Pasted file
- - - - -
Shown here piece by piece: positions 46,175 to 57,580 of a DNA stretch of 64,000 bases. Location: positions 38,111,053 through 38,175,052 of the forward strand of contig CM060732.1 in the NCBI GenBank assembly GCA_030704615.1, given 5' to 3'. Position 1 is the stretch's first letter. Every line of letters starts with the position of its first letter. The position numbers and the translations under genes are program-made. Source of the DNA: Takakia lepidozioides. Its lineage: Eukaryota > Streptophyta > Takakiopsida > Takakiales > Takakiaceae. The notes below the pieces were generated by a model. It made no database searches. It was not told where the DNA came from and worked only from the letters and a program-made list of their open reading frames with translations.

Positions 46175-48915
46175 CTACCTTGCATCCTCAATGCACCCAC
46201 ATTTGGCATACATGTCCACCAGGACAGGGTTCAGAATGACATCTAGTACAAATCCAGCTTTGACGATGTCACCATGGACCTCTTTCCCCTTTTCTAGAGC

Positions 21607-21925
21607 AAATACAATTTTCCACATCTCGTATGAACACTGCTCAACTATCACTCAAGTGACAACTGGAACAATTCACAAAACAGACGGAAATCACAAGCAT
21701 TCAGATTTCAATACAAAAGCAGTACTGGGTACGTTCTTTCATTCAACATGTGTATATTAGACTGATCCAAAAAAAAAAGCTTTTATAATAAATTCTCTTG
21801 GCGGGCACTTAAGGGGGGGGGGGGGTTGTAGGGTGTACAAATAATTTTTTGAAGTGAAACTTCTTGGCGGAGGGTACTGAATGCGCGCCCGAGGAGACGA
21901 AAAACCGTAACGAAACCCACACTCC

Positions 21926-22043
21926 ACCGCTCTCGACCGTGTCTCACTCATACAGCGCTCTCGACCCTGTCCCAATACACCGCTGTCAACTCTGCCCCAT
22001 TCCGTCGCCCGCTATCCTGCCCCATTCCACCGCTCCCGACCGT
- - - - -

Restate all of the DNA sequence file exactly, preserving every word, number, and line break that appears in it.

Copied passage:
Shown here piece by piece: positions 46,175 to 57,580 of a DNA stretch of 64,000 bases. Location: positions 38,111,053 through 38,175,052 of the forward strand of contig CM060732.1 in the NCBI GenBank assembly GCA_030704615.1, given 5' to 3'. Position 1 is the stretch's first letter. Every line of letters starts with the position of its first letter. The position numbers and the translations under genes are program-made. Source of the DNA: Takakia lepidozioides. Its lineage: Eukaryota > Streptophyta > Takakiopsida > Takakiales > Takakiaceae. The notes below the pieces were generated by a model. It made no database searches. It was not told where the DNA came from and worked only from the letters and a program-made list of their open reading frames with translations.

Positions 46175-48915
46175 CTACCTTGCATCCTCAATGCACCCAC
46201 ATTTGGCATACATGTCCACCAGGACAGGGTTCAGAATGACATCTAGTACAAATCCAGCTTTGACGATGTCACCATGGACCTCTTTCCCCTTTTCTAGAGC

Positions 21607-21925
21607 AAATACAATTTTCCACATCTCGTATGAACACTGCTCAACTATCACTCAAGTGACAACTGGAACAATTCACAAAACAGACGGAAATCACAAGCAT
21701 TCAGATTTCAATACAAAAGCAGTACTGGGTACGTTCTTTCATTCAACATGTGTATATTAGACTGATCCAAAAAAAAAAGCTTTTATAATAAATTCTCTTG
21801 GCGGGCACTTAAGGGGGGGGGGGGGTTGTAGGGTGTACAAATAATTTTTTGAAGTGAAACTTCTTGGCGGAGGGTACTGAATGCGCGCCCGAGGAGACGA
21901 AAAACCGTAACGAAACCCACACTCC

Positions 21926-22043
21926 ACCGCTCTCGACCGTGTCTCACTCATACAGCGCTCTCGACCCTGTCCCAATACACCGCTGTCAACTCTGCCCCAT
22001 TCCGTCGCCCGCTATCCTGCCCCATTCCACCGCTCCCGACCGT